Behold today’s lesson in how to maim a brand – a very, very valuable brand. In one fell swoop the gold-standard of non-profits trashed decades of hard work, and fund-raising efforts by millions of volunteers.
I’m not here to discuss the merits of the decision by the Susan G. Komen Breast Cancer Foundation to pull funding from Planned Parenthood’s women’s health screening program. Instead let’s dissect how a decision on expenditure .2% of the foundation’s budget, that’s 2/10th of one percent, has inflicted so much damage.
First, be up front that I’ve had repeated business dealings with the foundation, going back to their first web sites. I also have a family connection, going back to when I did babysitting for Susan Komen, yes THAT Susan Komen.
So over the years it’s been a point of pride to watch the foundation Nancy Brinker worked so hard to build succeed beyond all wildest expectations. Millions of people did Race For The Cure, or the Three-Day Walk. Meanwhile the leaders of the foundation make the pink ribbon as American as baseball and apple pie. And they did with a savvy most CMOs will never approach.
If company X wanted a feel-good association with Komen, it cost real money. It wasn’t unusual for the foundation to seek $1 million or more for use of its logos. And why not? If brands wanted under the umbrella then they needed to do some good for the women Komen supported. And the foundation kept a laser-like focus on the victims of breast cancer.
In exchange, what partners and volunteers got was to share in the halo of fighting for women’s health. How could you find fault with that? Sure there were missteps, like hooking up with KFC. But the miscues were relatively minor, until now.
Like a love affair disrupted by infidelity, Komen’s bond with its base took a blow to the body with the Planned Parenthood decision. And like a lover spurned, a big chunk of the Komen base felt betrayed. But unlike a pissed off boyfriend or girlfriend, these people had a whole host of targets for their rage.
Let’s take the cute Energizer bunny, a long-time supporter of the cause. The battery company had the misfortune of being at the top of the wall on Komen’s Facebook page when the crap hit the fan. So after venting at Komen, some of the more than 7,000 angry followers turned their wrath on Energizer.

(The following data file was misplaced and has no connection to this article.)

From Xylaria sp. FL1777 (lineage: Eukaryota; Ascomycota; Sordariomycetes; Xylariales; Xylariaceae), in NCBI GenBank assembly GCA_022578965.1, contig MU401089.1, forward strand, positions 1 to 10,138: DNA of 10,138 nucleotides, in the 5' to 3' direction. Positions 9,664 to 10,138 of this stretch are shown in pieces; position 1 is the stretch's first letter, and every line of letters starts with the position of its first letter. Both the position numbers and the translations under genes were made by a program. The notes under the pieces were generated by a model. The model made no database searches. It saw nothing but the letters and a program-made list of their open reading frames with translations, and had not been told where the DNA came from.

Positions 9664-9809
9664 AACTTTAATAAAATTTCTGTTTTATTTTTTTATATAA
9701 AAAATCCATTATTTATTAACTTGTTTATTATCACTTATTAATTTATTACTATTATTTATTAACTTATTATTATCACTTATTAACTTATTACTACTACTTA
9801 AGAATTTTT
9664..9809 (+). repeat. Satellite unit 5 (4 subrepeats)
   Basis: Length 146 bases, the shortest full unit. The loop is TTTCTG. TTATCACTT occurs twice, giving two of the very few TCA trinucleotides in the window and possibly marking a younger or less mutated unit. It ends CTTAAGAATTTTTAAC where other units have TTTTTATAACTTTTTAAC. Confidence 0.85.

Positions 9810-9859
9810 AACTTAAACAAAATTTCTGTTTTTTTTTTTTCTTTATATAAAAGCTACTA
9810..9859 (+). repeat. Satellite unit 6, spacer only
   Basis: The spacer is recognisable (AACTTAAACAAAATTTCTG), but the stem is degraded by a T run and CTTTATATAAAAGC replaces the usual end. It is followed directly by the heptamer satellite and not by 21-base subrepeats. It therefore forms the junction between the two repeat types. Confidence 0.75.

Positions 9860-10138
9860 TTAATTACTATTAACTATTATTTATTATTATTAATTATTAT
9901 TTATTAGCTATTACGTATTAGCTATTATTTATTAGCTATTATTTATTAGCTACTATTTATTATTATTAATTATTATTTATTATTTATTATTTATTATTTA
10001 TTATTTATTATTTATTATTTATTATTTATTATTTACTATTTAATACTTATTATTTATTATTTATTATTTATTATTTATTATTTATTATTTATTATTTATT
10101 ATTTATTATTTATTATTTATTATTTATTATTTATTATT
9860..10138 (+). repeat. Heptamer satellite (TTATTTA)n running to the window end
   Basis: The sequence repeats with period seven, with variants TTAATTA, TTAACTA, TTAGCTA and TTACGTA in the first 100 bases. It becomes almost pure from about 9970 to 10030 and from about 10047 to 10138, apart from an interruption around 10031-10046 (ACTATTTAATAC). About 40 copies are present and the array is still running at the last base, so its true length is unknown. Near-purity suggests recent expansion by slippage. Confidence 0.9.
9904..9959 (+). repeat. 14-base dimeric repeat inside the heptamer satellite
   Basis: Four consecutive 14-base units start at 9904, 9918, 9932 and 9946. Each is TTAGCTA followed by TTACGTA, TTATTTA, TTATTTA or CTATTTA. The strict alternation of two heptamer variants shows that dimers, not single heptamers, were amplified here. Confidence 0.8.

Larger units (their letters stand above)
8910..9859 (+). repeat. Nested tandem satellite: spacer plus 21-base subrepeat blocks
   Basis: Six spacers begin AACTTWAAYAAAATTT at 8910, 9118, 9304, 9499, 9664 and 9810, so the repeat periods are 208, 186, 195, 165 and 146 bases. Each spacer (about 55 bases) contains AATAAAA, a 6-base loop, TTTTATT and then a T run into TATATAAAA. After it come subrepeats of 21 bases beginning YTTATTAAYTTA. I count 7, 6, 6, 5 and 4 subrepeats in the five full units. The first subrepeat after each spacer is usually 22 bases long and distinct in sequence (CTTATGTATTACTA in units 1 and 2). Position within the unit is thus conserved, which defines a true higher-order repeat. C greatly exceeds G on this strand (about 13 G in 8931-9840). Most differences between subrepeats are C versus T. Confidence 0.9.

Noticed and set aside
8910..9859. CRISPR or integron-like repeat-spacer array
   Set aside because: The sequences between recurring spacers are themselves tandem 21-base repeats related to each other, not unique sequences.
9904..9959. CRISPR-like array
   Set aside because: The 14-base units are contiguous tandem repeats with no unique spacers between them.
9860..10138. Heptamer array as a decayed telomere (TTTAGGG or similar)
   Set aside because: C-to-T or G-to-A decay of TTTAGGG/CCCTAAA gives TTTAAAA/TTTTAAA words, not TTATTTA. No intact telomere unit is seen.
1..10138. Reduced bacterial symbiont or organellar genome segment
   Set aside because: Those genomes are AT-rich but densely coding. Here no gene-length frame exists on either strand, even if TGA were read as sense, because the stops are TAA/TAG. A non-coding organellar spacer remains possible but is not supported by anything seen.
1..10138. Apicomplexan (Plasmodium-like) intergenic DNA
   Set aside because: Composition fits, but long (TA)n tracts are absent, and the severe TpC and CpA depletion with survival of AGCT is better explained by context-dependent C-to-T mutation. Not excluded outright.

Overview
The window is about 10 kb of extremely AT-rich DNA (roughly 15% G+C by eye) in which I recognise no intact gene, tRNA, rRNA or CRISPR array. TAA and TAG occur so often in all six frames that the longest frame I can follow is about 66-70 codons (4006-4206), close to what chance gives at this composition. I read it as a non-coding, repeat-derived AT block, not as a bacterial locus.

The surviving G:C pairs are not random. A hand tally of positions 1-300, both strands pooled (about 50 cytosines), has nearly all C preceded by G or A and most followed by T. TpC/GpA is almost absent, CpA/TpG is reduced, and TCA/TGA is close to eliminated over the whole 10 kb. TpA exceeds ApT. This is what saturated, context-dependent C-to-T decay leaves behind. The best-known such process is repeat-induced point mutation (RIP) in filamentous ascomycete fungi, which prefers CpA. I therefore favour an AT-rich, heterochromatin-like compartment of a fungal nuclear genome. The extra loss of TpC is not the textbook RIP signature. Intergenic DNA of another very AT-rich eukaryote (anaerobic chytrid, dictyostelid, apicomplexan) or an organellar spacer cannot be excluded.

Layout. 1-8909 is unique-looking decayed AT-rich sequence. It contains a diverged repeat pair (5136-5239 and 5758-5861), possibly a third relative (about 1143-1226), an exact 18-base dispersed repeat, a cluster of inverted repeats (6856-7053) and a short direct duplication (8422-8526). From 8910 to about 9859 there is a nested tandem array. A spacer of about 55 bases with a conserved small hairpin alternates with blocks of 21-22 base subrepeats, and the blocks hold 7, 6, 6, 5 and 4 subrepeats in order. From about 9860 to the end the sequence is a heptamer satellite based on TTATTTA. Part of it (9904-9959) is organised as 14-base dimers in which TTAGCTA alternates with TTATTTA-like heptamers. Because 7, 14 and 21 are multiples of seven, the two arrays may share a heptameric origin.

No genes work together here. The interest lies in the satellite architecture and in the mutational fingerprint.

“I will no longer donate or buy the pink products as I do so often just to be giving. I will give elsewhere and hope everyone joins in and gives directly to planned parenthood,” one woman wrote on Komen’s wall. Even on Komen’s message boards there are dozens of posts railing against the decision with subject lines like “Pink is the new yellow.”
Kivi, over on the Non-profit Marketing Guide blog summarized the situation quite well.
“Previously Komen stood out as a tremendous organizer and mobilizer of women across the political spectrum who would raise money like crazy for them. They kept it nice and simple, and non-controversial…”
“No more. They took a deep dive into the hot swirling waters head first (but apparently eyes shut). No matter what they do from here on out, they will be forced to pick sides, and that’s just awful for the Komen brand.”
I have no doubt the foundation will go into disaster mode quickly. Odds are they are meeting late into the night as I write this trying to figure a way out of this mess. But this is an election year, with abortion again becoming a hot button issue. No matter what Komen does it has been dragged into the political fray. That can’t be undone. Even massive staff changes won’t right the wrong for many supporters.
So put yourself in the shoes of a CMO at a consumer package goods company, or a car company, or even the NFL. How much less valuable is that affiliation with the Komen foundation today than it was last week? Think your CEO, or even the board of directors will feel good about redirecting marketing funds into a partnership now?
Last year Komen raised $270 million to fight breast cancer. By sparking a controversy over where .2% of that went the foundation will inevitably lose tens of millions of dollars. No one can feel good about that.